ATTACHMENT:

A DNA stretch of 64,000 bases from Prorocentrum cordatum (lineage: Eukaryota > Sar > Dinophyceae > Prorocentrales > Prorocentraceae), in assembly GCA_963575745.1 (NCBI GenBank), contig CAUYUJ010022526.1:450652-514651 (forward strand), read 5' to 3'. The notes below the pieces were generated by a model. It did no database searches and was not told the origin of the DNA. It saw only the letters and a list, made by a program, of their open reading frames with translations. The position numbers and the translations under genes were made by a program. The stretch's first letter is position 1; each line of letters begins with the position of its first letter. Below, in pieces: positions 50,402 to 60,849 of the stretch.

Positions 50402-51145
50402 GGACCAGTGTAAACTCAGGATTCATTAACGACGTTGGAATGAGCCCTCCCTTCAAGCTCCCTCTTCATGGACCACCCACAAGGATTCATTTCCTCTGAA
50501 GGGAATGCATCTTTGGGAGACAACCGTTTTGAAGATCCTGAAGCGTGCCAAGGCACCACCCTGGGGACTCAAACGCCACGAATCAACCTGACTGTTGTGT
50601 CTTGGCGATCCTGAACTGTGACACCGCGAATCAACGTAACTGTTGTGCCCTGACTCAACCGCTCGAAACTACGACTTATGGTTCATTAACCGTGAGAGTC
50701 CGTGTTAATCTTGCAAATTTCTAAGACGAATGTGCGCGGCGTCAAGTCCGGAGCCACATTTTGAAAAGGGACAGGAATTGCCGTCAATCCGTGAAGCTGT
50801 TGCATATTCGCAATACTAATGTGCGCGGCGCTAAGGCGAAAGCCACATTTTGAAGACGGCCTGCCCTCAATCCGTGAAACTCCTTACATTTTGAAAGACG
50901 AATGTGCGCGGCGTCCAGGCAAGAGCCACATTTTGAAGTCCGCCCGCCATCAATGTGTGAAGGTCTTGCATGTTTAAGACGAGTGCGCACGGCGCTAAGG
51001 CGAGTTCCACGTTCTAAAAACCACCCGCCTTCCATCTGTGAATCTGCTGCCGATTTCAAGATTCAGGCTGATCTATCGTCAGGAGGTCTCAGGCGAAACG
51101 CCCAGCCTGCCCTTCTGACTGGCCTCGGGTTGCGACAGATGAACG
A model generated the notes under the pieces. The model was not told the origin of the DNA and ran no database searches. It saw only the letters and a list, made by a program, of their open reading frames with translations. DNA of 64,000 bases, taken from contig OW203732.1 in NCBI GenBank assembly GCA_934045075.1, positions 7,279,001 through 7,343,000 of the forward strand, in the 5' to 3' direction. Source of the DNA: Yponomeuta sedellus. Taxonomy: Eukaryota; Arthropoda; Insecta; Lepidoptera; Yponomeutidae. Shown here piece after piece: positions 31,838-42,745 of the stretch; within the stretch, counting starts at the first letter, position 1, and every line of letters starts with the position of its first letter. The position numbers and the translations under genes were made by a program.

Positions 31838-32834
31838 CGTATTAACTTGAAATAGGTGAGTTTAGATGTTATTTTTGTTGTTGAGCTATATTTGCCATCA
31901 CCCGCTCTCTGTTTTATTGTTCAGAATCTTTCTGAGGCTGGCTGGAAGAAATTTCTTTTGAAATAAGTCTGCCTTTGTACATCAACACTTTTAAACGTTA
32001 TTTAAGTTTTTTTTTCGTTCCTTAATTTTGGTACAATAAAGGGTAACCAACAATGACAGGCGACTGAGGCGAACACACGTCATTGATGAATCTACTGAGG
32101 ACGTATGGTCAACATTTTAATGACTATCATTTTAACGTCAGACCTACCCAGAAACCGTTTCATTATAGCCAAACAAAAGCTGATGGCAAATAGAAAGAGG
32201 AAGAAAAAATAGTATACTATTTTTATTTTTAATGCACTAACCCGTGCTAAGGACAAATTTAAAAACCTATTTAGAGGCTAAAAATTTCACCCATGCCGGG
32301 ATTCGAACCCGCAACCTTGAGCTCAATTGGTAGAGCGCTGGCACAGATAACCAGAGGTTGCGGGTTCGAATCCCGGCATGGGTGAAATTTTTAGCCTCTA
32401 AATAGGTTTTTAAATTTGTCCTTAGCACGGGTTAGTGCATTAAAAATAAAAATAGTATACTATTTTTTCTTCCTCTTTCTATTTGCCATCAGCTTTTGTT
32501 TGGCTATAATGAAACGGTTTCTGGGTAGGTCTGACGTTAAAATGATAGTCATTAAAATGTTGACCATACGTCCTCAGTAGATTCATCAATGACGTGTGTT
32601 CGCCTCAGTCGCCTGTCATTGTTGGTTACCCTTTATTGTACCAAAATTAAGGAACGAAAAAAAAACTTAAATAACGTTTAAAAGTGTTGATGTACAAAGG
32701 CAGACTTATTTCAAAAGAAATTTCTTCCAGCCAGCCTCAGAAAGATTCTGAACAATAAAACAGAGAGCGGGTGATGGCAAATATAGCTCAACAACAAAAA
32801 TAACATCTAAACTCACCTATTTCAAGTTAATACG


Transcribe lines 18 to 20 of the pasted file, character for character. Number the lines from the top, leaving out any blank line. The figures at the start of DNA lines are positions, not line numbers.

32301 ATTCGAACCCGCAACCTTGAGCTCAATTGGTAGAGCGCTGGCACAGATAACCAGAGGTTGCGGGTTCGAATCCCGGCATGGGTGAAATTTTTAGCCTCTA
32401 AATAGGTTTTTAAATTTGTCCTTAGCACGGGTTAGTGCATTAAAAATAAAAATAGTATACTATTTTTTCTTCCTCTTTCTATTTGCCATCAGCTTTTGTT
32501 TGGCTATAATGAAACGGTTTCTGGGTAGGTCTGACGTTAAAATGATAGTCATTAAAATGTTGACCATACGTCCTCAGTAGATTCATCAATGACGTGTGTT